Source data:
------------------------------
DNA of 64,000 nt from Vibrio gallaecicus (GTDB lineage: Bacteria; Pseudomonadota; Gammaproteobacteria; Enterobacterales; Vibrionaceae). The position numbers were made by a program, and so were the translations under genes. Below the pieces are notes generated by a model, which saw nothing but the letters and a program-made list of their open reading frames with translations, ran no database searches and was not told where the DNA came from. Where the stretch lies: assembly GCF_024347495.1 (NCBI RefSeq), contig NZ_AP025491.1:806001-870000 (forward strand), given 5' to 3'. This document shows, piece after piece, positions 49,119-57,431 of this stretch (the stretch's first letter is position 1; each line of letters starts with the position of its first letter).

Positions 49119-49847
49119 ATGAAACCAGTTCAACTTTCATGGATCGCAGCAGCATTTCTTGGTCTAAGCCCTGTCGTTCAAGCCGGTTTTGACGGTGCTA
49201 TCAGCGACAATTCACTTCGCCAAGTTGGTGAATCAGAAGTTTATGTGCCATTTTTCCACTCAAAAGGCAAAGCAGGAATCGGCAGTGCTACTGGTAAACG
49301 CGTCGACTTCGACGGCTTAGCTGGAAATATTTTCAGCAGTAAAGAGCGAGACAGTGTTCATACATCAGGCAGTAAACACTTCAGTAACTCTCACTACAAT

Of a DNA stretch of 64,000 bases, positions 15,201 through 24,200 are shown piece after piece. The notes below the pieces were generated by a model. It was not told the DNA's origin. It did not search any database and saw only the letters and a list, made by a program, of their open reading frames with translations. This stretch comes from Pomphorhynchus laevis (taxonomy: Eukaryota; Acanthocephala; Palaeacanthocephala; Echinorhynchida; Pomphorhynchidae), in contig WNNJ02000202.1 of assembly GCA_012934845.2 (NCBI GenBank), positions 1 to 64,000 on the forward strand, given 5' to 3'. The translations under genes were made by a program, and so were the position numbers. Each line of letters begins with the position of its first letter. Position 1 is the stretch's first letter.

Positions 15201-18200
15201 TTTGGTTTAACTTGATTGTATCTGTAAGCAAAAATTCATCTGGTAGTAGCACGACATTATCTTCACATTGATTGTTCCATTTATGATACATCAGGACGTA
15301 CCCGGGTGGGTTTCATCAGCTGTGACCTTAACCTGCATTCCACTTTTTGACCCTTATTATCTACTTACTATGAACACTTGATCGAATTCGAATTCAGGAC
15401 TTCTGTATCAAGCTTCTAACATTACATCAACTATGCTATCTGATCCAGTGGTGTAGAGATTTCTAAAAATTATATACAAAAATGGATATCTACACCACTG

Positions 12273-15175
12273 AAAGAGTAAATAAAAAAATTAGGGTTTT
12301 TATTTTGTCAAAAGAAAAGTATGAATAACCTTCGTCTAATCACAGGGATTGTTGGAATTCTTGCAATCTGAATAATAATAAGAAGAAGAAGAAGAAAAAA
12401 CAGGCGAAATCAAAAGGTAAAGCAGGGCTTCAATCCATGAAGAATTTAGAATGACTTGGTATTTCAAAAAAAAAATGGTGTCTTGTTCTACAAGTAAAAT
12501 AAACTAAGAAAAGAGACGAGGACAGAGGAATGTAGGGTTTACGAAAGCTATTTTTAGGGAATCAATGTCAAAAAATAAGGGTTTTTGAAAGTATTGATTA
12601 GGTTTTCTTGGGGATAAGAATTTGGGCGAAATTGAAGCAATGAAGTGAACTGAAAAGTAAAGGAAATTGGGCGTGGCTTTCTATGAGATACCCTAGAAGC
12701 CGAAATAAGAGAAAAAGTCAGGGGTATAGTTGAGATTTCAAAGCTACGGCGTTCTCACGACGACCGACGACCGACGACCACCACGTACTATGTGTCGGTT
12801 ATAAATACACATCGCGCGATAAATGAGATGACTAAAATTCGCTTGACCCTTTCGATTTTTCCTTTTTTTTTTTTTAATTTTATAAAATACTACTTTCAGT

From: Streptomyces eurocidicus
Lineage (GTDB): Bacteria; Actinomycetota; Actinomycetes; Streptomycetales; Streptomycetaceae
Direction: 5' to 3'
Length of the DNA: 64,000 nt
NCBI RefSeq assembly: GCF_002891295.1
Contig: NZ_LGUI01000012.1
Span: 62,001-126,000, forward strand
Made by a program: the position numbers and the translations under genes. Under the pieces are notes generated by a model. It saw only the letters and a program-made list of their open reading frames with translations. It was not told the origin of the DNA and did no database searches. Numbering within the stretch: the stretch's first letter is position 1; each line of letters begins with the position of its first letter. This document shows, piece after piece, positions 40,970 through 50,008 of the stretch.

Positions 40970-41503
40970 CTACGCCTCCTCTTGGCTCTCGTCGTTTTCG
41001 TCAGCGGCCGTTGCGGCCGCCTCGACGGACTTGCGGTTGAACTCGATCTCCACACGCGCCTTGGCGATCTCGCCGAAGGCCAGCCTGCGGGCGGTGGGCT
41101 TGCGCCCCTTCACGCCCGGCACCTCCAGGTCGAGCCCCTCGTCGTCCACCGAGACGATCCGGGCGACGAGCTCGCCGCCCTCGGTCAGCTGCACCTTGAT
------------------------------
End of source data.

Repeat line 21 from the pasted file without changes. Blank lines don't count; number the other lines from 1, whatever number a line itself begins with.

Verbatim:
Direction: 5' to 3'